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Adam Craggs: Pressure for greater transparency won’t dissipate

In October’s edition of The Lede, we spoke to Adam Craggs, Partner at RPC, about how unfashionable industries attract greater scrutiny, and the importance of doing due diligence.

The importance of doing due diligence in light of the Pandora Papers.

This month’s interview comes from Adam Craggs, Partner at RPC, where he heads up the tax disputes practice. With over 30 years’ experience, Adam advises on a wide range of contentious tax issues, including HMRC enquiries, litigation before the Tax Tribunals, and white collar crime investigations.

Is the environment becoming more hostile to individuals whose wealth comes from ‘unfashionable’ industries?

Adam: Whilst recent Transmission Private research has shown that one quarter of 2,000 respondents would think more negatively of an individual whose wealth was generated from financial services, there is also evidence to show that crypto-billionaires (involved in both finance and mining in a novel sense) may have a sense of social justice, which is appreciated by the public. 

Individuals whose wealth comes from “unfashionable” industries such as oil and non-sustainable energy likely face more hostilities in the coming years.

What risks might this pose?

Adam: The Competition and Markets Authority (CMA) has released guidance on how to avoid green-washing (the making of unjustified green claims) when selling to the public and it is anticipated that it will seek to make an example of companies that fall foul of this guidance over the next year or so. 

The CMA has made it clear that it will scrutinise any green claims which are made in order to influence public perceptions.

Is the safest response to divest and to distance yourself from such sectors?

Adam: It is undoubtedly the case that the public is becoming more eco-conscious. Whilst there is evidence to suggest that certain sectors are increasingly shunned by some investors, alternatives to divesting include actively promoting or investing in ESG initiatives. Instead of moving away entirely from certain industries, businesses can be encouraged to adopt eco-friendly policies. 

For example, mining may be seen by some as an unfavourable industry, but it is necessary to produce the materials required for eco-friendly sustainable car-batteries. Alternatively, precious minerals could be mined in a more environmentally sustainable way.

Is it more difficult to keep business matters private?

Adam: Increasing corporate due diligence and a reduction in the ability to utilise offshore companies and nominees is increasingly leading to greater global transparency. For example, since 2016, UK companies have been required to maintain a public register of persons of significant influence or control (those holding over 25 percent of the company’s shares or voting rights). 

When preparing this information, companies have to follow the chain of corporate ownership, and may be obliged to disclose information about beneficiaries of overseas trusts to remain compliant.

Tax authorities also share large amounts of data on an automatic basis, and many overseas registers can be accessed for a modest fee. Increasingly, documents and information are making their way into the public domain through various leaks that reveal hidden wealth, tax avoidance and in some cases tax evasion.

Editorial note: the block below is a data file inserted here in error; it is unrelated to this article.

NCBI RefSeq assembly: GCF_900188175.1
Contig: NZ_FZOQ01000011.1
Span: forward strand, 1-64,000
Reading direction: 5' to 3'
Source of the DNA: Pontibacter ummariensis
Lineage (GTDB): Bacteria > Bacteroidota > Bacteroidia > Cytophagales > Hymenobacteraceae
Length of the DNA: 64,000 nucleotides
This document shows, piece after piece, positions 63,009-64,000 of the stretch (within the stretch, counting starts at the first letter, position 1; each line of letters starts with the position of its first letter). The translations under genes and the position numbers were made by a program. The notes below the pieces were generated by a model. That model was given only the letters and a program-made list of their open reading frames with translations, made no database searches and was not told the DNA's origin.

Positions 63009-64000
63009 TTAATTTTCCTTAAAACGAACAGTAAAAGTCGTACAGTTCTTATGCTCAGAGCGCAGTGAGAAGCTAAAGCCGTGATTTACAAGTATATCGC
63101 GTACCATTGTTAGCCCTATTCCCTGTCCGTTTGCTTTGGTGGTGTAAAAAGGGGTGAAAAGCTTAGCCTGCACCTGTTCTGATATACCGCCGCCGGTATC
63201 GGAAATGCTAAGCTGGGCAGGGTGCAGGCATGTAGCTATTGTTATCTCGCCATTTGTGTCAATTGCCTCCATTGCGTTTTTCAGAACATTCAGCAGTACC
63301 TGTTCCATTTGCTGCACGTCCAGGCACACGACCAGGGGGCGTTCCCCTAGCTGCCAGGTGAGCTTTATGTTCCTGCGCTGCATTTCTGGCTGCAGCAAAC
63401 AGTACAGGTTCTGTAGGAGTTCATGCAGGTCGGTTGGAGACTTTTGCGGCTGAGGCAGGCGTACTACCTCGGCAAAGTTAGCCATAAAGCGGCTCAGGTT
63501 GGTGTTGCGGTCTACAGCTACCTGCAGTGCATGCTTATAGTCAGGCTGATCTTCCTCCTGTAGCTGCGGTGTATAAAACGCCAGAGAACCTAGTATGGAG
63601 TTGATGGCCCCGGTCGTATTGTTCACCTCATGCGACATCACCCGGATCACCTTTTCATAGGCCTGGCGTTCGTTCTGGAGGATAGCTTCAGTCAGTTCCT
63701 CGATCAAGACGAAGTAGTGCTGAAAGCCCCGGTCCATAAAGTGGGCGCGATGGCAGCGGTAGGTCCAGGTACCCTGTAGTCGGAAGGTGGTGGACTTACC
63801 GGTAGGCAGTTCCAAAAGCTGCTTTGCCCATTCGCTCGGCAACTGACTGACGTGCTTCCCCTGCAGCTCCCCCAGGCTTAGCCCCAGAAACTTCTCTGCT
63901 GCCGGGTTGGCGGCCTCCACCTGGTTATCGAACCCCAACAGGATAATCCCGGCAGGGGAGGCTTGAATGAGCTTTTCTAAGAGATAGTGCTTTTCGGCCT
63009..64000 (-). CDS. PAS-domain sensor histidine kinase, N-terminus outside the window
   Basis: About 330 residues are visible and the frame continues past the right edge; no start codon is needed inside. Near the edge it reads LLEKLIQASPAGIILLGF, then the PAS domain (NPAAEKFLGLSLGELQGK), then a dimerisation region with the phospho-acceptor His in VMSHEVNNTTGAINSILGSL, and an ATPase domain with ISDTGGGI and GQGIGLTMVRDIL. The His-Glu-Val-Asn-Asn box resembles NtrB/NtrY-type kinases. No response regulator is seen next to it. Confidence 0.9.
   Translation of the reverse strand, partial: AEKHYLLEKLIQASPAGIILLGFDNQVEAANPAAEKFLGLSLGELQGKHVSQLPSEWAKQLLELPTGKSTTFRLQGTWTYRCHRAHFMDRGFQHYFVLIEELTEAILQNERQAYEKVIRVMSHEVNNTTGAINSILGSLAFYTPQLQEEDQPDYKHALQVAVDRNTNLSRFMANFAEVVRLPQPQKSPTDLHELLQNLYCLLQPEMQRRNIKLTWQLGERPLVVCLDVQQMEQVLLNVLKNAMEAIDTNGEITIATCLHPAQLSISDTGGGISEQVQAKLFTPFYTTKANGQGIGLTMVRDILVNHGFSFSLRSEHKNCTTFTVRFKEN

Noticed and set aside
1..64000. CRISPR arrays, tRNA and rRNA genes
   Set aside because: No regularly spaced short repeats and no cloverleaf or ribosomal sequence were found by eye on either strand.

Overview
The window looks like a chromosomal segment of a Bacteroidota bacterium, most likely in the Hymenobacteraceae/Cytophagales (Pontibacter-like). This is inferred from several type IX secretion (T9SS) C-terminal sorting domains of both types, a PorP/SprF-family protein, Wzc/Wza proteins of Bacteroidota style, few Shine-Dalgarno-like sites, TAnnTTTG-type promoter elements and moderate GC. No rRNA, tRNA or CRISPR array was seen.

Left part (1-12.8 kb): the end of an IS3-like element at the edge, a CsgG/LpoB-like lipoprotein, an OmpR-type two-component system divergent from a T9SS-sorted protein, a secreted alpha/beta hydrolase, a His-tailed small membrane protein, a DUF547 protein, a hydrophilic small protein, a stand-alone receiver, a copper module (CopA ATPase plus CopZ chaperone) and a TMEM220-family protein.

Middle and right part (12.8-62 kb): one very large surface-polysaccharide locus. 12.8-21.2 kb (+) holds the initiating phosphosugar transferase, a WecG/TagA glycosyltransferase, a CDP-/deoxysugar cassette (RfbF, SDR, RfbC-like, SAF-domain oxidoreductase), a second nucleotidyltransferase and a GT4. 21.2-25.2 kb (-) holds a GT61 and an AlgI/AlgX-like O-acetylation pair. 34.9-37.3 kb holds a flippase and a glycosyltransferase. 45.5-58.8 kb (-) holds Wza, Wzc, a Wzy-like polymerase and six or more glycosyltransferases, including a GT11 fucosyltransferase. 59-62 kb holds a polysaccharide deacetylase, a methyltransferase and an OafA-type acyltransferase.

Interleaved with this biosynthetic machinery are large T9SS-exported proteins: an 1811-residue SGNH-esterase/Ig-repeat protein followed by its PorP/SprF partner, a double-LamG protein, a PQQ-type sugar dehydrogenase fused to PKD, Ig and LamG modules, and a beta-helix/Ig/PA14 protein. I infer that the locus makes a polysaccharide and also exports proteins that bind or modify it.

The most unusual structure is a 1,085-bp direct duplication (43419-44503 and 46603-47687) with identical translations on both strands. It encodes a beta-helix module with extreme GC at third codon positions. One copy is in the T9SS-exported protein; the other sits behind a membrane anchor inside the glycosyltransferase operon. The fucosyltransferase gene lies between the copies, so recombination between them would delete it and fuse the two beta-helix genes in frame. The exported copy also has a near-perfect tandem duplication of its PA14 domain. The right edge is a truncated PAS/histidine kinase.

Ultimately, businesses and HNW individuals must ensure that they implement an effective due diligence process when carrying out any transaction or investment.

Is secrecy a wise strategy in this day and age?

Adam: There may be legitimate reasons for requiring privacy, for example, to reduce the threat of hacking, or for reasons of personal safety. However, the political pressure for greater transparency is unlikely to dissipate. It is important for society to strike the right balance between the right to privacy and the ever-increasing demand for more transparency.

What’s the best response when private business matters are made public?

Adam: It is important to be proactive and to respond to any queries received from the media. Such an approach will provide an opportunity to correct any inaccuracies and provide any necessary context. Depending on the circumstances, it may be appropriate to engage the services of professional advisers to assist in the management of the business’ reputation and brand. 

They may also be able to assist in generating positive publicity and minimising the impact of any negative publicity.


About Adam Craggs

Adam Craggs is Partner at law firm RPC, where he heads up the tax disputes practice. He has over 30 years' experience in the contentious tax and white collar crime field. An accredited mediator, he advises on a wide range of contentious tax issues (direct and indirect taxes), including HMRC enquiries and litigation before the Tax Tribunals/Higher Courts, and white collar crime investigations.

About The Lede

This article was originally published in The Lede, Transmission Private’s monthly newsletter that tracks the future of reputation management. Featuring interviews with leading private client advisers from the worlds of law, finance, and accountancy, sign up today to receive the newsletter in your inbox every month.

Transmission Private publishes a monthly newsletter that tracks the future of reputation management for private clients.

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Transmission Private publishes a monthly newsletter that tracks the future of reputation management for private clients.